From the Second Amendment Foundation . . .
Based on the ruling by the U.S. Supreme Court striking down New York State’s unconstitutional “good cause” requirement for concealed carry permit applicants, the Second Amendment Foundation today filed a preliminary injunction motion seeking to enjoin the City of New York from further enforcement of its long-standing permit regulations.
Joining SAF in this legal action are the Firearms Policy Coalition, Inc. and five private citizens. The motion was filed in U.S. District Court for the Southern District of New York. Plaintiffs are represented by attorney David D. Jensen of Beacon, N.Y. In addition to the City of New York, Police Commissioner Dermot Shea is named as a defendant in his official capacity.
“In light of the Supreme Court’s ruling that New York State’s ‘good cause’ mandate is unconstitutional, we felt compelled to file this action because the city’s ‘proper cause’ requirement is just as bad if not worse,” said SAF founder and Executive Vice President Alan M. Gottlieb. “Two of our plaintiffs previously held carry licenses in New York City for decades, but in 2020, both were denied renewal on the grounds they lacked ‘proper cause’.”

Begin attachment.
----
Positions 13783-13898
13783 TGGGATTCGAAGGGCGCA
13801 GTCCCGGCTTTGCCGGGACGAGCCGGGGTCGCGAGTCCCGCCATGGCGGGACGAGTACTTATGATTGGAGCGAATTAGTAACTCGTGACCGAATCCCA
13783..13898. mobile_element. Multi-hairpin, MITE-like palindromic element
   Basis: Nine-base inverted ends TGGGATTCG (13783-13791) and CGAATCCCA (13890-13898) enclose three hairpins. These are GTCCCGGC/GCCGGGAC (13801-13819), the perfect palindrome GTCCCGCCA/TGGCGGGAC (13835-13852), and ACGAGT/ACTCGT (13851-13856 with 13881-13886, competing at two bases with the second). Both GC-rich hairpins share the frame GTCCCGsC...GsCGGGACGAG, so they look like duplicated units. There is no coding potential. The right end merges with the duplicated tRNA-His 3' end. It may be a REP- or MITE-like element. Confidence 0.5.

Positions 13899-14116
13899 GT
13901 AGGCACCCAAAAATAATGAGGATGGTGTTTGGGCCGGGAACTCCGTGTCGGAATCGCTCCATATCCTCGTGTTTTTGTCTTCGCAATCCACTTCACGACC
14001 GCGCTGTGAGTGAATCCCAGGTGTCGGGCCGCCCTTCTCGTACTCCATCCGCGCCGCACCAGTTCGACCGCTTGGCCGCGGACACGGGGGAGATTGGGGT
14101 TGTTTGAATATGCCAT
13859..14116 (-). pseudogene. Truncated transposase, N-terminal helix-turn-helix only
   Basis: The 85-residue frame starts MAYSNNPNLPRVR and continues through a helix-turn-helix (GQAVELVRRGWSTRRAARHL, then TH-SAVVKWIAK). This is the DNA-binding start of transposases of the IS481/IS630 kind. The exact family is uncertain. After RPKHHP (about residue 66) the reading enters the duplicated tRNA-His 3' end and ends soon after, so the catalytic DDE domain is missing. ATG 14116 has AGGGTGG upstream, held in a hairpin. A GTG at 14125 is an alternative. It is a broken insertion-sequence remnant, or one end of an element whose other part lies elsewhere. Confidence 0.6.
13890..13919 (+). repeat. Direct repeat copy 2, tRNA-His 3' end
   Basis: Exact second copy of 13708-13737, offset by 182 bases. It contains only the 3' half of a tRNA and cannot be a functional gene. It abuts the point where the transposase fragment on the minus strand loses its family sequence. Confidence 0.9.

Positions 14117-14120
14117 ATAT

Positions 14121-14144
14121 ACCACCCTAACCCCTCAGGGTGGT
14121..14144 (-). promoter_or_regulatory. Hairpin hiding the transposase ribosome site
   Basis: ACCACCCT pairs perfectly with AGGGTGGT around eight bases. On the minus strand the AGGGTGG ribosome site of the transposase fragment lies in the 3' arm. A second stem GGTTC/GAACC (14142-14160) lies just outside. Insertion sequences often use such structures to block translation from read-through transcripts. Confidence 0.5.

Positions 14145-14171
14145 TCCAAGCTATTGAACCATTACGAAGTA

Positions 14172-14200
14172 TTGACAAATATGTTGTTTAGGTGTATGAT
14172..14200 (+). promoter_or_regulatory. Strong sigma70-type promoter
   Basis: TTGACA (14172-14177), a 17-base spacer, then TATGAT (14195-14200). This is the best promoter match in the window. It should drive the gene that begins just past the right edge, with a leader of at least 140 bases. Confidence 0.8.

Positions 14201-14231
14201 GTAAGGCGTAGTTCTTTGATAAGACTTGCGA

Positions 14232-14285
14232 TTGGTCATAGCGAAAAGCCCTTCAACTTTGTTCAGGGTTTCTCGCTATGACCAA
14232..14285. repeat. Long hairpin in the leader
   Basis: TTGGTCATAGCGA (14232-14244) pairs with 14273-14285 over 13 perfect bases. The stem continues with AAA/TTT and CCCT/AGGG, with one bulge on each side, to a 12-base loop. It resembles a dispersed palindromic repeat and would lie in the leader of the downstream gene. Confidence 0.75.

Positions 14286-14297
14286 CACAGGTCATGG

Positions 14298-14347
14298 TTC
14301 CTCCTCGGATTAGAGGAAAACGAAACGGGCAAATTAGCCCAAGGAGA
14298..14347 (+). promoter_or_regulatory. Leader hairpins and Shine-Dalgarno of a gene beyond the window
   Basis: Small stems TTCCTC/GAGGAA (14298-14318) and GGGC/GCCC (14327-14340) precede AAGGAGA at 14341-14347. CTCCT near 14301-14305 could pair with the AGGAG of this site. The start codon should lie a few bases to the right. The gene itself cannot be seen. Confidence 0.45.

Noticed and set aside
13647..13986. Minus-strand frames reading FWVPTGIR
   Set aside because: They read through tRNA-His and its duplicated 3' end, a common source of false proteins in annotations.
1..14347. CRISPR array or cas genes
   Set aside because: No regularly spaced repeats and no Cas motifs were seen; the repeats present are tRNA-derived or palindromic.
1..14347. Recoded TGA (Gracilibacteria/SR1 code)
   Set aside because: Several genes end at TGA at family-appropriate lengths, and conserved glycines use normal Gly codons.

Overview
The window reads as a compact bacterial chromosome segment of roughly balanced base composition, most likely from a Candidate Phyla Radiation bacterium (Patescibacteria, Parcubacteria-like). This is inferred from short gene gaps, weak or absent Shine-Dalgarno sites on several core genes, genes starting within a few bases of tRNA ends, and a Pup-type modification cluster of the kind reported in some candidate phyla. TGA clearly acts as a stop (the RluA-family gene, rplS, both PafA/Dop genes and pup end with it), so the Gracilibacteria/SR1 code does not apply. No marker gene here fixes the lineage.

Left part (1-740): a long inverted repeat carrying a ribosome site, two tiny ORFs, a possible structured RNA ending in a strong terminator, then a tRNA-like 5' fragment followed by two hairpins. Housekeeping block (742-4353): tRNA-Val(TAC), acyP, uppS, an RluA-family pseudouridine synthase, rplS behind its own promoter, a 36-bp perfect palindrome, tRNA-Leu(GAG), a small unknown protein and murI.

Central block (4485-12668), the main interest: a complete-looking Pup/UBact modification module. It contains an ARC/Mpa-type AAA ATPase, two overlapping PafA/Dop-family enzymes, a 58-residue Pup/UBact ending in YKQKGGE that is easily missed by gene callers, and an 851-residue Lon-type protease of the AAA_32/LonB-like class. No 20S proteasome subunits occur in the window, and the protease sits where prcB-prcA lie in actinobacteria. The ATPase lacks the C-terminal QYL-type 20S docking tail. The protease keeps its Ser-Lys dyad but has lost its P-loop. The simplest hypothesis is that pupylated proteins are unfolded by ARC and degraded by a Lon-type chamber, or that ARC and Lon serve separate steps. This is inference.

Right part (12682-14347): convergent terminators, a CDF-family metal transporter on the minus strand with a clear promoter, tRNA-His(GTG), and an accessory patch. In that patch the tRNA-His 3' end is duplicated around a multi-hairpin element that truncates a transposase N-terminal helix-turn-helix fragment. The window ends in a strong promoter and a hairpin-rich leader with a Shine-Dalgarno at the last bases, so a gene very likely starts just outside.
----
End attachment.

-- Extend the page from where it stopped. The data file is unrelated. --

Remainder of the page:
Gottlieb said the perpetuation of this requirement in the aftermath of the high court’s ruling in New York State Rifle & Pistol Association v. Bruen is an affront to the Constitution and an insult to the Court, not to mention the good citizens of New York City who should no longer need to demonstrate some special need in order to exercise a fundamental right.
“The City adopted this restrictive and completely arbitrary regulation more than a hundred years ago,” Gottlieb observed, “and we should not have to drag the city kicking and screaming into the 21st Century, and into compliance with the Second Amendment and the recent Supreme Court ruling.
“After all,” he noted, “within 24 hours of the high court ruling, both New Jersey and California, which have similar requirements to the New York ‘good cause’ restriction, issued directives to law enforcement to stop enforcing those provisions. If states can immediately comply with the Supreme Court, New York City has absolutely no excuse for ignoring the Bruen ruling. We promised to take action if we found local governments refusing to comply with the court’s decision. We meant it.”